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Négatif sur verre collodion

Once the alcohol and ether have evaporated, the collodion coated plate is sensitized by immersion in a silver nitrate solution and then exposed immediately in a camera while still wet. The latent image obtained is then developed in an ammonium iron sulphate or pyrogallol solution. The image is then fixed in a potassium cyanide or sodium thiosulphate solution and washed. Finally, the plate is dried over a flame and then generally varnished, to protect the collodion layer against abrasion and to prevent tarnishing. Collodion glass plate negatives are printed by contact, in the majority of cases on albumen paper. In order to improve the quality of prints, photographers frequently work on the negatives: portraits are retouched using a graphite pencil and skies in landscapes are covered with inactinic paper or gouache.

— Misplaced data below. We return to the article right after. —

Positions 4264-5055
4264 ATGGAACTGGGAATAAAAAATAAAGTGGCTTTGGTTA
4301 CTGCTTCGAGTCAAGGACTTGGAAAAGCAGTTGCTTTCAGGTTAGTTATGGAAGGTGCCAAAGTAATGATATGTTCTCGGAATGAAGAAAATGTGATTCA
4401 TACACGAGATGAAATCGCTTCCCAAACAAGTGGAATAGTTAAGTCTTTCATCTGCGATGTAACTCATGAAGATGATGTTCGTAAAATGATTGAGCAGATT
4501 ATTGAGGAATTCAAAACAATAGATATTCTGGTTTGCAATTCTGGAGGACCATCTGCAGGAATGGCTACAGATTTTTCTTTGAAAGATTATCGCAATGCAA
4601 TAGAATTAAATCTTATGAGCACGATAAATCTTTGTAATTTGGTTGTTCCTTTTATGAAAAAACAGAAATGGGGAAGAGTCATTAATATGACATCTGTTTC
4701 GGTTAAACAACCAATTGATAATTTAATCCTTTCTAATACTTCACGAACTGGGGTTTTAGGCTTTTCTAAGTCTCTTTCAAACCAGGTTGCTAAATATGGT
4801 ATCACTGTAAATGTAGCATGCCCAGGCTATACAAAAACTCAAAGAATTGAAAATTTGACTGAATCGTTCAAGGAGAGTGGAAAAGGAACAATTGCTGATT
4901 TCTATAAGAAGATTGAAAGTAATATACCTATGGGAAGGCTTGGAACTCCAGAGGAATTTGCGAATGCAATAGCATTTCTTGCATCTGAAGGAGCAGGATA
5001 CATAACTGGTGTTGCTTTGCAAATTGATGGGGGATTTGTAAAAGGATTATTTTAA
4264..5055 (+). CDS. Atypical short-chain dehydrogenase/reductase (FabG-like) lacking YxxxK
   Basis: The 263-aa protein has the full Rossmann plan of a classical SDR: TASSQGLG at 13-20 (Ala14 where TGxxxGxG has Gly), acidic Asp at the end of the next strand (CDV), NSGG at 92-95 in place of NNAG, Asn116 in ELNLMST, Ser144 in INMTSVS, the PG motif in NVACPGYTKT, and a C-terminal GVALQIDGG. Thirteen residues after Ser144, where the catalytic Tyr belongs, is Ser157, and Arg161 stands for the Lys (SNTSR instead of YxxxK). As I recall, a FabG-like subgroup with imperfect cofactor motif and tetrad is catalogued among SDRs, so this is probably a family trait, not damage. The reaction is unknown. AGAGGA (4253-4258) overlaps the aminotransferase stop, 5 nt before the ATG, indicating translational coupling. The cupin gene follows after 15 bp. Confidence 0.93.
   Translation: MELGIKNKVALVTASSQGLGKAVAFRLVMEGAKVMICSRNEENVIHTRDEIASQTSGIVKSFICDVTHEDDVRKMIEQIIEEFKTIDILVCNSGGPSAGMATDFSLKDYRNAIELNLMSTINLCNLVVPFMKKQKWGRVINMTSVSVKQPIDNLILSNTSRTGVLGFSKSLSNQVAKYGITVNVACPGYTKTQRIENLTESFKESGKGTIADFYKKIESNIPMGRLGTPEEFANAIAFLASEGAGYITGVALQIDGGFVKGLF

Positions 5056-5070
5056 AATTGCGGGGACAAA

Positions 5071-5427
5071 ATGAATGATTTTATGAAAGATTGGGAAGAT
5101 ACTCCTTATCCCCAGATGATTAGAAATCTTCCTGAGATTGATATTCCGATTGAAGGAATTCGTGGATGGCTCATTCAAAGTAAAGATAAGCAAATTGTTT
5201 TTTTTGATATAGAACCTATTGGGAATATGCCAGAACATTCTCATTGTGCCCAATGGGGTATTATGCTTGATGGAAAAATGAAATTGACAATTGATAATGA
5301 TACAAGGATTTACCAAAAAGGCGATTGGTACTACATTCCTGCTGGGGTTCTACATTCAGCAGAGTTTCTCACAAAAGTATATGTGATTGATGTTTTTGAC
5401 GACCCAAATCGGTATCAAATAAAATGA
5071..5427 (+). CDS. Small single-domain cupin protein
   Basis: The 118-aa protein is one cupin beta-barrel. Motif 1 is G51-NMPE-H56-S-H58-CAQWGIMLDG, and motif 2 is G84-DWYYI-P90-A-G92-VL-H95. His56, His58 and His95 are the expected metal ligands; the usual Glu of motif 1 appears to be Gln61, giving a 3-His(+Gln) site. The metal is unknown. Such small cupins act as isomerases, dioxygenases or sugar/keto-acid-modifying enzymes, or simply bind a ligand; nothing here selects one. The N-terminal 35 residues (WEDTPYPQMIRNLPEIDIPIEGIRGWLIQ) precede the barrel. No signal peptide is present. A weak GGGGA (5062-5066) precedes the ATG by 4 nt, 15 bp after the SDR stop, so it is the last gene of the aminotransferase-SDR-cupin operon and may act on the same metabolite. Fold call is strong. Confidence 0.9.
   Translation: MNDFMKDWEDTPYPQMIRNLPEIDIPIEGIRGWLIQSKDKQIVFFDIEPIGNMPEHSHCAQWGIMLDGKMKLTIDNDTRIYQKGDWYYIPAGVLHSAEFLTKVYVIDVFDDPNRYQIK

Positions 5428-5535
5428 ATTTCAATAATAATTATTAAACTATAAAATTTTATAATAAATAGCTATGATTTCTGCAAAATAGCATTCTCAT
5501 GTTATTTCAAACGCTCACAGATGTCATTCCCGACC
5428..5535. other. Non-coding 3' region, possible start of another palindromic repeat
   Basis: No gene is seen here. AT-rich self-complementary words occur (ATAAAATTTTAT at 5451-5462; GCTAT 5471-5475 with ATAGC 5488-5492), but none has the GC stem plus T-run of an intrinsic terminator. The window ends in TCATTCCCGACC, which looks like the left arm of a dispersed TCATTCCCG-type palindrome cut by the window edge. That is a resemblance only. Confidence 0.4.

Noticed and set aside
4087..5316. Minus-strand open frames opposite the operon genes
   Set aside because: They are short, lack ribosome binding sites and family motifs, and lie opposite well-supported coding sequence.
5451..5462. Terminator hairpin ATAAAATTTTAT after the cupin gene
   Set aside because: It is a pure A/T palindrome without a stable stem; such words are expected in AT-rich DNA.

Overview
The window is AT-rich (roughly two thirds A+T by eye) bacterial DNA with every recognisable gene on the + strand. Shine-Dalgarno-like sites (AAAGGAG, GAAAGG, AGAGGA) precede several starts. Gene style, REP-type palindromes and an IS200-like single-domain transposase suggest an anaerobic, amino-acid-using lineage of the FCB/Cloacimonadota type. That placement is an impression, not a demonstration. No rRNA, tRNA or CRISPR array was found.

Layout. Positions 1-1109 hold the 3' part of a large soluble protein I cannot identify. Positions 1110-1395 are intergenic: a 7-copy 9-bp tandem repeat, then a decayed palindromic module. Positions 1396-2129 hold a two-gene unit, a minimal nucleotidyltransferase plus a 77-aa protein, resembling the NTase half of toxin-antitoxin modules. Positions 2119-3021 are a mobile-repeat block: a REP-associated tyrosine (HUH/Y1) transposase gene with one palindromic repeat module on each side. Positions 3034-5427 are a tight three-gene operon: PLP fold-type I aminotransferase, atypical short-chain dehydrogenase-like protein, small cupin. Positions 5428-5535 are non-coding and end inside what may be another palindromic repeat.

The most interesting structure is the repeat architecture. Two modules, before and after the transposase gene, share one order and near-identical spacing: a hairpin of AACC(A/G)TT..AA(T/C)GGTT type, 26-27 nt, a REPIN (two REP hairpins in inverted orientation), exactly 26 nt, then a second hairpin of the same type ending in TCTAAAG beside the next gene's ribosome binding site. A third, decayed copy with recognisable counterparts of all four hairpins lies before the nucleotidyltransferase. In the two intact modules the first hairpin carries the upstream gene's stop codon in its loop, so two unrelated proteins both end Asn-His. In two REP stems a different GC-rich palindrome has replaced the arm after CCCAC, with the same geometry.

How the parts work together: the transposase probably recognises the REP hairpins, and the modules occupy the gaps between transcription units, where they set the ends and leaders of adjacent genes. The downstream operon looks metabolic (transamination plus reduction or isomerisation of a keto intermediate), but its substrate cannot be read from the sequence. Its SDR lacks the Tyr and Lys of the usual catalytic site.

Although the collodion wet glass plate negative process takes far less time than the albumen glass plate process it has significant drawbacks associated with the rapid deterioration of sensitized plates, obliging photographers wanting to take pictures outdoors to take their laboratories with them.

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